Church said it is not uncommon for the VA to host speakers with partisan backgrounds. She noted that former senator Max Cleland (D-Ga.), who has campaigned for Kerry, spoke to top managers in June.
J. Ward Morrow, the union's assistant general counsel, said VA officials are guilty of bad judgment at the very least for inviting Cordier. "People know this guy is a very partisan character," Morrow said. "That would be like, 'Let's bring in Michael Moore to talk about how to talk to the media, and make everybody go see him.' "
McClain questioned why the union did not complain until more than a month after the incident. "We've got October 26 as the letter [at] the same time that AFGE is running around Oregon and several other states with radio campaigns against the VA and against this current administration. I think there is a motive here," he said.
The VA, in turn, has asked the special counsel to investigate VA employees' participation in two recent union-related events at VA facilities and a union radio ad.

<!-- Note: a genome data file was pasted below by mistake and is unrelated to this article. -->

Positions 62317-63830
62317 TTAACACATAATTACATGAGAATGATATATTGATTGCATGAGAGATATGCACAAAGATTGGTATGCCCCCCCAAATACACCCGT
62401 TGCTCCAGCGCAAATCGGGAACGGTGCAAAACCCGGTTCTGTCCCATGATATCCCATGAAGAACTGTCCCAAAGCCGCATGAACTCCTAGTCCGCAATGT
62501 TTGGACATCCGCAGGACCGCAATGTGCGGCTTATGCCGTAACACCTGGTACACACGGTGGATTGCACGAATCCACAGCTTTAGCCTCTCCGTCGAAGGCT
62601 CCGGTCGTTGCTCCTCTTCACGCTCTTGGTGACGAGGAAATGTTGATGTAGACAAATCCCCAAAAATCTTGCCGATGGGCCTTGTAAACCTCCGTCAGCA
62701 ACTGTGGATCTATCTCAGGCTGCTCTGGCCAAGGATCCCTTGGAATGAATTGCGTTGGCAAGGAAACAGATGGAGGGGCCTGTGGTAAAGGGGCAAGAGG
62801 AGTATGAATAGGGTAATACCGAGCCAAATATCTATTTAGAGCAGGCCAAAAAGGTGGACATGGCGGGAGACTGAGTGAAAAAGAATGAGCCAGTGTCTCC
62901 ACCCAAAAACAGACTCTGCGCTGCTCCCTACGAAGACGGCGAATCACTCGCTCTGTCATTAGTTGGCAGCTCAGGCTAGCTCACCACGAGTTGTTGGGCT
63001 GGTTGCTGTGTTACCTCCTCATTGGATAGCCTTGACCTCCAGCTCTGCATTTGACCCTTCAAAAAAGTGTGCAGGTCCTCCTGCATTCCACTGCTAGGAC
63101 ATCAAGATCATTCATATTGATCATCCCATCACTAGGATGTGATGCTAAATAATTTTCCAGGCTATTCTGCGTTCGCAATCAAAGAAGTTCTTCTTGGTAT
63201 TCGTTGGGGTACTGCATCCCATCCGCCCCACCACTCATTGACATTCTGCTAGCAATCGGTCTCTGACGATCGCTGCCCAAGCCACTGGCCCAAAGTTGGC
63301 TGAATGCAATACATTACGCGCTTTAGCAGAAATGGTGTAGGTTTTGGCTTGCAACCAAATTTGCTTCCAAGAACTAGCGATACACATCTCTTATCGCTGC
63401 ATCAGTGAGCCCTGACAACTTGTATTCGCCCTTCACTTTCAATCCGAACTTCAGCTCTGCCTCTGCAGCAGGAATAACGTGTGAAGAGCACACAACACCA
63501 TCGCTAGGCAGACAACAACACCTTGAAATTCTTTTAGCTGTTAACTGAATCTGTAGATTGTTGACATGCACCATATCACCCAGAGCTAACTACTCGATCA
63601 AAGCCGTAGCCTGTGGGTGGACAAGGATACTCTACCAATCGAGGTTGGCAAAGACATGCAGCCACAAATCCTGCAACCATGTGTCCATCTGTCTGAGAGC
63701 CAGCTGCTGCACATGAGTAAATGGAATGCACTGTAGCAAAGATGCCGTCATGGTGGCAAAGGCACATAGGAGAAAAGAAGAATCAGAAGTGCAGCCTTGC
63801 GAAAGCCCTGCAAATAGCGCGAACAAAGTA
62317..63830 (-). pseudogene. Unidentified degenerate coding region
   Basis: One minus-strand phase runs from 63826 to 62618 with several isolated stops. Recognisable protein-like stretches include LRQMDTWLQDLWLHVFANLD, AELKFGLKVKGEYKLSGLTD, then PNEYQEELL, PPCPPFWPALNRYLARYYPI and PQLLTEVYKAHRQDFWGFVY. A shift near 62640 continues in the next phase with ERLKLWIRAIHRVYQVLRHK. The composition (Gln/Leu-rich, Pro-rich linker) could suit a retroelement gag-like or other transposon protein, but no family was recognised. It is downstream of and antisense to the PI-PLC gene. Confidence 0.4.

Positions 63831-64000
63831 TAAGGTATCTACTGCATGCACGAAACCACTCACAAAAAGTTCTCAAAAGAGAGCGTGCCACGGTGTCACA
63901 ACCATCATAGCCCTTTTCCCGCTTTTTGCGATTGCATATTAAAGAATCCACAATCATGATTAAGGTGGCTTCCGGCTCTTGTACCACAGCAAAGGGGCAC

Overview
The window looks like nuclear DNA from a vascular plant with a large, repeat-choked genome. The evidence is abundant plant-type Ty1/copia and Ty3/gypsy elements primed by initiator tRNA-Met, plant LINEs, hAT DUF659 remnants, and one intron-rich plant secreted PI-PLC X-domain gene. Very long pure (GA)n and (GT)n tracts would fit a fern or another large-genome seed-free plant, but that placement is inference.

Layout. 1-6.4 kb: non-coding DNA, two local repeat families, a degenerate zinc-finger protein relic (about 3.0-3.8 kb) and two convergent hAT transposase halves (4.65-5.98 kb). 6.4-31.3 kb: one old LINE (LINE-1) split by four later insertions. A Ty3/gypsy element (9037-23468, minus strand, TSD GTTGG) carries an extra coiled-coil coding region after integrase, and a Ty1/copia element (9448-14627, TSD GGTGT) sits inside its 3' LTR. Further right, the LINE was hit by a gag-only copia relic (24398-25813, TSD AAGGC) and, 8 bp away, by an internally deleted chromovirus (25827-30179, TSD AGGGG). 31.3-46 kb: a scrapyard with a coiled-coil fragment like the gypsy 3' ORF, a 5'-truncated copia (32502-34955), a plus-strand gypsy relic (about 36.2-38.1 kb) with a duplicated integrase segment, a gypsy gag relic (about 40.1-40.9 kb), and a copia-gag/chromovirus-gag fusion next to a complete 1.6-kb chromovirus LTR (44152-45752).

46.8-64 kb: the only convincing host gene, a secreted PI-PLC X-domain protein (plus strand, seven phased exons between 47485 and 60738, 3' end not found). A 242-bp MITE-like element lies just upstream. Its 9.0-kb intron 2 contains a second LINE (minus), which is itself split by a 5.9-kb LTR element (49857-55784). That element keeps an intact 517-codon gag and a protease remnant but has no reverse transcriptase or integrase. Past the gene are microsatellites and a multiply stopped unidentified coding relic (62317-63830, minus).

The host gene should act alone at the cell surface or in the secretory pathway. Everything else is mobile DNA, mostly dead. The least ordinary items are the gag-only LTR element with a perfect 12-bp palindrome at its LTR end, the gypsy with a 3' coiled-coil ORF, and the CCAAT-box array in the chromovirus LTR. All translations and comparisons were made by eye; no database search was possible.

On Wednesday, employees picketing at a VA facility in Seattle charged the administration with the "breaking of the nation's covenant with those who pledged their lives to their country," according to a summary of the complaint provided by Church. On Tuesday, union President John Gage spoke to union members at a VA facility in Portland, Ore., about "short-changing our nation's veterans," the VA said.
In the radio ad, two people identify themselves as VA employees and criticize the quality of VA health care.
VA officials declined to release a copy of the complaint.
We "believe it is blatant, political activity aimed at influencing not only member voting -- but general voting as well," Church said in an e-mail.
Morrow said union members have adhered to the law by criticizing the performance of the VA without calling for the election or defeat of any particular candidate or political party.